Has been in the news recently. Everything I know about the attack (other than that it happened) I found out because of the story. While I don't have a strong opinion about his release, I didn't like the cheering on his arrival back in Libya, which I very much doubt was just friends and family happy to see him again.
The thing that I find odd though is how often the fact that he didn't show compassion for his victims (as I understand it there's a lot of doubt over the extent of his involvement) has been used as an argument against his release on compassionate grounds.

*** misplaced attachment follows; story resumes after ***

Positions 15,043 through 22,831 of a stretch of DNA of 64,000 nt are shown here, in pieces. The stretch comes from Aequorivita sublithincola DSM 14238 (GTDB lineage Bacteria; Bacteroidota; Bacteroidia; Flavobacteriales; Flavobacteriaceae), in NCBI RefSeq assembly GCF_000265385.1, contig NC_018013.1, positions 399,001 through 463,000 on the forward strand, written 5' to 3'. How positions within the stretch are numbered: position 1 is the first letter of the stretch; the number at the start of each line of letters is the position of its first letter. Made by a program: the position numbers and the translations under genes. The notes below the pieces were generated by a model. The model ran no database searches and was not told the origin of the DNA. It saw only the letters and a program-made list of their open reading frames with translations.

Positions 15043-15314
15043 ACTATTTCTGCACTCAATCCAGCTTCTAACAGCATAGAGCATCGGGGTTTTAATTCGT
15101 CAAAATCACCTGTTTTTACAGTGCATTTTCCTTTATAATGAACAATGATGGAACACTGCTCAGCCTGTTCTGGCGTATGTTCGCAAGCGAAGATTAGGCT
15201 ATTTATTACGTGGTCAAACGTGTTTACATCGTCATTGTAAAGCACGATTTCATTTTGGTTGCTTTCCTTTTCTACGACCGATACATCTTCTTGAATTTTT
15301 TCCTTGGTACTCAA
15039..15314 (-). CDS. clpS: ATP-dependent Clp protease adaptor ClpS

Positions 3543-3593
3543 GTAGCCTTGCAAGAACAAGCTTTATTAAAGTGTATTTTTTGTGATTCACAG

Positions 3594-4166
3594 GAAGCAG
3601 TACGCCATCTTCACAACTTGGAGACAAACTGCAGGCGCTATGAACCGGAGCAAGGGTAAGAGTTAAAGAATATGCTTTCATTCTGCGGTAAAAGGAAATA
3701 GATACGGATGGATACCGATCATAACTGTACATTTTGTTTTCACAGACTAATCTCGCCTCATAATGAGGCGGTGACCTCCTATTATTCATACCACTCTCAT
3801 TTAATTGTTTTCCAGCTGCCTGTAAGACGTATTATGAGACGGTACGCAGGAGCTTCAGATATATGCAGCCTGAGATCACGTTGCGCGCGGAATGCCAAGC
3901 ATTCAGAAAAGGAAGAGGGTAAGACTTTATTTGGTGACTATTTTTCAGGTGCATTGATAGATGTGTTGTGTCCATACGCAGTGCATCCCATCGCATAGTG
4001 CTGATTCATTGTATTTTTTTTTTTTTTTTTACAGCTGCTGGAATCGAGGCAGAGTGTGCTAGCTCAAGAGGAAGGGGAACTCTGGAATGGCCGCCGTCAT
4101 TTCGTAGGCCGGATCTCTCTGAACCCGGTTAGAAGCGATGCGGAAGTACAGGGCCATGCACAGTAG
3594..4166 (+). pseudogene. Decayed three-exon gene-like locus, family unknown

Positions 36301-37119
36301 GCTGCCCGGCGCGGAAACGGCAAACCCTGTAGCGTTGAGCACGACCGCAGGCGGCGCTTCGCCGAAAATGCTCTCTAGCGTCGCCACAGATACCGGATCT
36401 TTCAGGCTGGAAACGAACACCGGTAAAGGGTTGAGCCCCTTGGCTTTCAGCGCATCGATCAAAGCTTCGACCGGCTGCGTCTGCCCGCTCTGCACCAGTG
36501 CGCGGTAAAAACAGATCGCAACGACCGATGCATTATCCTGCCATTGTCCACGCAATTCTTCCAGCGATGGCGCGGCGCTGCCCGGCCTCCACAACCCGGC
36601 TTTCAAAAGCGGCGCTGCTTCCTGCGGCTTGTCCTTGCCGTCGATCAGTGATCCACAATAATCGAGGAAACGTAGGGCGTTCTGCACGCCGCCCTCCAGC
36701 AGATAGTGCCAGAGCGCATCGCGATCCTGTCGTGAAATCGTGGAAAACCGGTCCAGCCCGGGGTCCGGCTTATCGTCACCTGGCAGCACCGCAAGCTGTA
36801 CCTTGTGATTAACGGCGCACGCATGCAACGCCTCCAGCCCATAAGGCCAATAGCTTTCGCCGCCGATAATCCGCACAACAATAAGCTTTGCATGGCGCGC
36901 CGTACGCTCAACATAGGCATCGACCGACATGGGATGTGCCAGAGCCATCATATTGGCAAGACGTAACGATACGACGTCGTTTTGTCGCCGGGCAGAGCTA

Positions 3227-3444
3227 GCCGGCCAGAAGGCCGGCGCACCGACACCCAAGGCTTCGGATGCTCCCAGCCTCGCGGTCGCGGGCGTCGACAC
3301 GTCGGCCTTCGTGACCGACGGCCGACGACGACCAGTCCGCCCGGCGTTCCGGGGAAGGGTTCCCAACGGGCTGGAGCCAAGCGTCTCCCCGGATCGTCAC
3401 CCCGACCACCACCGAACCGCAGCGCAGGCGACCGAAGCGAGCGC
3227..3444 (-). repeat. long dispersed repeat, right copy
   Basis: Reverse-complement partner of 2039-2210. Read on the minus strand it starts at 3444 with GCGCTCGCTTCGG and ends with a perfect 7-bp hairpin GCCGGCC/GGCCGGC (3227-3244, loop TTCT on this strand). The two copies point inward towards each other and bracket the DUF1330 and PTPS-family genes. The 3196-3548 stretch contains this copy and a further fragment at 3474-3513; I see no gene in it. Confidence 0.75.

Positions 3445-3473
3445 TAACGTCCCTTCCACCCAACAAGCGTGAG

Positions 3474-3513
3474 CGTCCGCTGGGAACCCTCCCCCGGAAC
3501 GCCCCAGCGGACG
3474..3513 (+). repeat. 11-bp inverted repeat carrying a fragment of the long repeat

I shouldn't find it odd, an eye for an eye is one of the most common phrases you'll hear in a discussion about punishment. But it is not something that anyone applies consistently! I seldom hear people arguing that torturers be tortured or rapists raped (though people often seem to like the fact that this may happen in prison). It isn't a principle that we associate with a civilised society because we like to think we're better than the criminals. Haven't we been talking about this recently in the torture debate?
I don't think anyone who's used this line in the Lockerbie case wants criminals hands cut off or anything, so I don't know why citing the criminal's own behaviour here seems like such a reasonable argument.